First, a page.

On May 7 our class, the Dibrot, was honored at the Kehillat Shabbat service. Tom Plotz, lay leader of the service, and Cantorial Soloist Robin Helzer, periodically invite graduates of the many previous classes to chant the Torah and Haftorah portions, give the D’var Torah and recite the blessings. While our class has had this honor before, this year’s tenth anniversary was especially sweet and special. Janis Colton gave the d’var Torah and tied in that week’s parashah Achrei Mot with a beautiful recognition of what the experience and community have meant to the members of the class.
The Dibrot began with 14 members—13 women and one special man, Lafe Solomon. Names of classes are generally determined near the end of the two years of study and our name reflected not just our Torah portion of the Ten Commandments but the fact that we were “the talkers.” Since our 2006 b’nai mitzvah one of our classmates had left the temple community and we also, very sadly, lost our much loved Wilma Kline, who was so proudly age 80 at our b’nai mitzvah. Her daughter Sandy, as well as her dear friend Gertrude Slifkin, attended our tenth anniversary service, in recognition of both her importance to our group and its importance to her.
In preparation for the anniversary service, Janis asked each of the class members to submit a statement about motivations for joining, whether the experience had met those needs, and how it may have impacted our lives since then. The responses went far beyond the basic desire to augment an inadequate or perhaps non-existent early Jewish education. A few women had actually had a bat mitzvah at 13 (although only on Friday night and only with a Haftorah reading–no Torah), but others came from families and the Conservative Jewish establishment which at the time simply did not recognize or value bat mitzvah. Similarly, in Lafe’s case, his family had attended a classical Reform congregation which at the time eschewed traditional bar mitzvah and offered only confirmation. What everyone did express was the desire to read Hebrew (for some, more fluently) and especially to learn to read Torah. We got all that, but so very much more. We became more committed as Jews and many of us dramatically strengthened our commitment to Temple Sinai, going on to serve as committee chairs, leaders of TSWRJ and members of the temple Board. These were offerings of time and of heart. Some of us have continued our Hebrew studies and some of us when contacted by Cantor Croen to chant Torah or Haftorah at the High Holy Days, have proudly and delightedly accepted the honor. One recent year, 8 of the remaining 12 of us chanted Torah and Haftorah, recited blessings and gave other readings at the High Holy Day services. We all felt such pride, not merely as individuals but as members of our group.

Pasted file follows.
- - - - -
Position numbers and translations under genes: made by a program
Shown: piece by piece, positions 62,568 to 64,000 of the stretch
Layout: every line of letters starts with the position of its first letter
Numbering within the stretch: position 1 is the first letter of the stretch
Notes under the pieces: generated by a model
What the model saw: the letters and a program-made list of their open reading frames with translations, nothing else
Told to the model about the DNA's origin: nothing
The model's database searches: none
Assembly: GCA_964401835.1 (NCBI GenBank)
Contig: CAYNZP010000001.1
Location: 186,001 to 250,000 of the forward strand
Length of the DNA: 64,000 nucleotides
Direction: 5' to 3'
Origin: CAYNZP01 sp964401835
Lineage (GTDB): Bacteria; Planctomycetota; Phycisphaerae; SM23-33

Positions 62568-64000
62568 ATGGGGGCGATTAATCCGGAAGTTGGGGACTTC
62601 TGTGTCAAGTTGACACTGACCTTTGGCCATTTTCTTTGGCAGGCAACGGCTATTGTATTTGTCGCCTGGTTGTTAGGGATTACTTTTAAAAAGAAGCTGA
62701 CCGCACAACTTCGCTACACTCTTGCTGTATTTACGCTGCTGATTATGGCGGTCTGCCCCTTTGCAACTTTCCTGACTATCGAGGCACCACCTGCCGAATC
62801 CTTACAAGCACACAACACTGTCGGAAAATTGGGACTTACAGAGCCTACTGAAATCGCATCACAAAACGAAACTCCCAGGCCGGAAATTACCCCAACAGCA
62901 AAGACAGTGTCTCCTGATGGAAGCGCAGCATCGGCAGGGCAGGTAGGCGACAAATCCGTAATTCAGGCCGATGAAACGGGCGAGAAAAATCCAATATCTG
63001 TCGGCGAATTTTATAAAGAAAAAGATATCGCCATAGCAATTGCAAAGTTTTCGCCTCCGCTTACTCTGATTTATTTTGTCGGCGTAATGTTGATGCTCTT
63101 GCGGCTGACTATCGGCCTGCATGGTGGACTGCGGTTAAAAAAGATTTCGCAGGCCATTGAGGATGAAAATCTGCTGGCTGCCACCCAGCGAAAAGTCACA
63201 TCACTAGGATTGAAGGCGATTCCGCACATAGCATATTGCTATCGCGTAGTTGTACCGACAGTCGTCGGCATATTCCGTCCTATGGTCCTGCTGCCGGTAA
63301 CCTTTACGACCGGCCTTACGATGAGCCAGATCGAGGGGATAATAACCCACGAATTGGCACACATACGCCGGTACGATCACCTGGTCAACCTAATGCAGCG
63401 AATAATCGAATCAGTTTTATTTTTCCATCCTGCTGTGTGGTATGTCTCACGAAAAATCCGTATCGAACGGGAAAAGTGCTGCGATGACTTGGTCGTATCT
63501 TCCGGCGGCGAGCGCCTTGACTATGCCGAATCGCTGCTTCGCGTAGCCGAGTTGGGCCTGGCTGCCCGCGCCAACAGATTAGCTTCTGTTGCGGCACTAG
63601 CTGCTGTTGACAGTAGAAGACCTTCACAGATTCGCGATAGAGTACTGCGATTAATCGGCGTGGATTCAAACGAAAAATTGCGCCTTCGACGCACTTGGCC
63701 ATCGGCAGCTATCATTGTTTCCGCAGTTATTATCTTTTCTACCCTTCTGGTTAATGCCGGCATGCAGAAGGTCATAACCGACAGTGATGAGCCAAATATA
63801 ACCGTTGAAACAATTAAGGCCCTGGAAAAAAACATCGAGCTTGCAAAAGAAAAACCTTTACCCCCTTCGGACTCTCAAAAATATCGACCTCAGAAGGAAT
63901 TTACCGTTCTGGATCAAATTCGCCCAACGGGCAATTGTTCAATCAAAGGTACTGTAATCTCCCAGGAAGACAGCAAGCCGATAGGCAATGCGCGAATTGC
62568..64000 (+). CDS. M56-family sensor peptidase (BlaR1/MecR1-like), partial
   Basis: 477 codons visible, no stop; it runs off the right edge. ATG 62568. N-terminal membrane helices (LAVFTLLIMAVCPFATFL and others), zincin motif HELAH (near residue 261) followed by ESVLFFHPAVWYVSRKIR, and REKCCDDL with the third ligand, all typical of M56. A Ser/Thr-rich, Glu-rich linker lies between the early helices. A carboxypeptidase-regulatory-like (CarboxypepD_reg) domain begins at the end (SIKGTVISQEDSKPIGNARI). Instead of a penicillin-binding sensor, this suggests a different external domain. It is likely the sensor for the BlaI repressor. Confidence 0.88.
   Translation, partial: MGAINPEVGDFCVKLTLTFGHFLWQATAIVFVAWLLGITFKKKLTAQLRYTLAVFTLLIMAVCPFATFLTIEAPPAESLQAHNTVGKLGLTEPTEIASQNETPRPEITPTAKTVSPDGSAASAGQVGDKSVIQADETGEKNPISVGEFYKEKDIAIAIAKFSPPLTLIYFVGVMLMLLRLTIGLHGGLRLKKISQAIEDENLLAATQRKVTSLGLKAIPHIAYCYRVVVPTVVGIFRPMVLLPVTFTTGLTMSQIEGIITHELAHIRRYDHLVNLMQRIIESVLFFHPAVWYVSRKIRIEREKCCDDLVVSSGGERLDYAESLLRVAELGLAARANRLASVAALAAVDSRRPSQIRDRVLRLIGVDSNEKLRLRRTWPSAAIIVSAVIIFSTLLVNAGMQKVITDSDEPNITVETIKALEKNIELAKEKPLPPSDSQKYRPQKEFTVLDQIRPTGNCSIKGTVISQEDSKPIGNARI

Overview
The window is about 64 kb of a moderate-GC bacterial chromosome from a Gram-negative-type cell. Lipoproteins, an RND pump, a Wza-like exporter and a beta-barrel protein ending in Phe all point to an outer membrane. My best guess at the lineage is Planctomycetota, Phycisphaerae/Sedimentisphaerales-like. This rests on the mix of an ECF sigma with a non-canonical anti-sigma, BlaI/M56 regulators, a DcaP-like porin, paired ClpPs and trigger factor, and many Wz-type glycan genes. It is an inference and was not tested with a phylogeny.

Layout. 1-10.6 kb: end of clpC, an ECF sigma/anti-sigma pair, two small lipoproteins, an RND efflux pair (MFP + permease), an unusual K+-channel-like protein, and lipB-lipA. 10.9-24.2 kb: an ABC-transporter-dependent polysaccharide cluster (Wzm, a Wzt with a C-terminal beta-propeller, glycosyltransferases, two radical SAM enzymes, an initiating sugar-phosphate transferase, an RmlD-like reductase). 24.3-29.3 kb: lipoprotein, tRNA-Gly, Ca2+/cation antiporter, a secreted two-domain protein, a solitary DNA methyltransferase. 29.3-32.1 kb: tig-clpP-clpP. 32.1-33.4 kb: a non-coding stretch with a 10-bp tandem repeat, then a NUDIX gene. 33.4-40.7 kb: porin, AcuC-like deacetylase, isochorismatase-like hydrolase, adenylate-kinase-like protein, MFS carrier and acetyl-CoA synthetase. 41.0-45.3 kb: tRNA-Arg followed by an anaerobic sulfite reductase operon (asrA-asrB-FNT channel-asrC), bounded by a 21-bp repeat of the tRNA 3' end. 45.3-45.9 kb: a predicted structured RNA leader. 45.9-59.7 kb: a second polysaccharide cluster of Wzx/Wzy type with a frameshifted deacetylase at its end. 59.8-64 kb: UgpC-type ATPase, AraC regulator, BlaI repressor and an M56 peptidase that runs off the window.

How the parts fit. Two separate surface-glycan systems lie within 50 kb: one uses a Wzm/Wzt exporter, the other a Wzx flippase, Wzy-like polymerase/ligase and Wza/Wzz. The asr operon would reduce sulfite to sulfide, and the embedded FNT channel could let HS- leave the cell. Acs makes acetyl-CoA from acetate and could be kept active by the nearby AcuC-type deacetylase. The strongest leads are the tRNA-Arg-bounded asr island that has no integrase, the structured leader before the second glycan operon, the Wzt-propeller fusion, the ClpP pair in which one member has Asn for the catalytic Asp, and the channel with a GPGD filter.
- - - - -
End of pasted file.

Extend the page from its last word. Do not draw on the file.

But perhaps the most important gift from our b’nai mitzvah experience has been the special bonds of friendship that came with it. Ten of us, eleven when Wilma was still with us, have continued to meet all these years. Whether we watch an Israeli movie, discuss a book or temple issue, or just schmooze we do it several times a year, almost always over Sunday brunch and rotating among our homes. Many of us wrote to Janis of the poignancy of being there for each other through the many joys and sadnesses of our lives and of how comfortable and welcoming it feels to know that we will most likely find at least one classmate family member at just about any event at the temple. Our class was one of diverse ages, interests and professions but we formed a little Jewish community with a warmth that will forever connect us.
As it is written in the Mishna: Find a friend, and a teacher, and go study Torah. What a blessing it has been.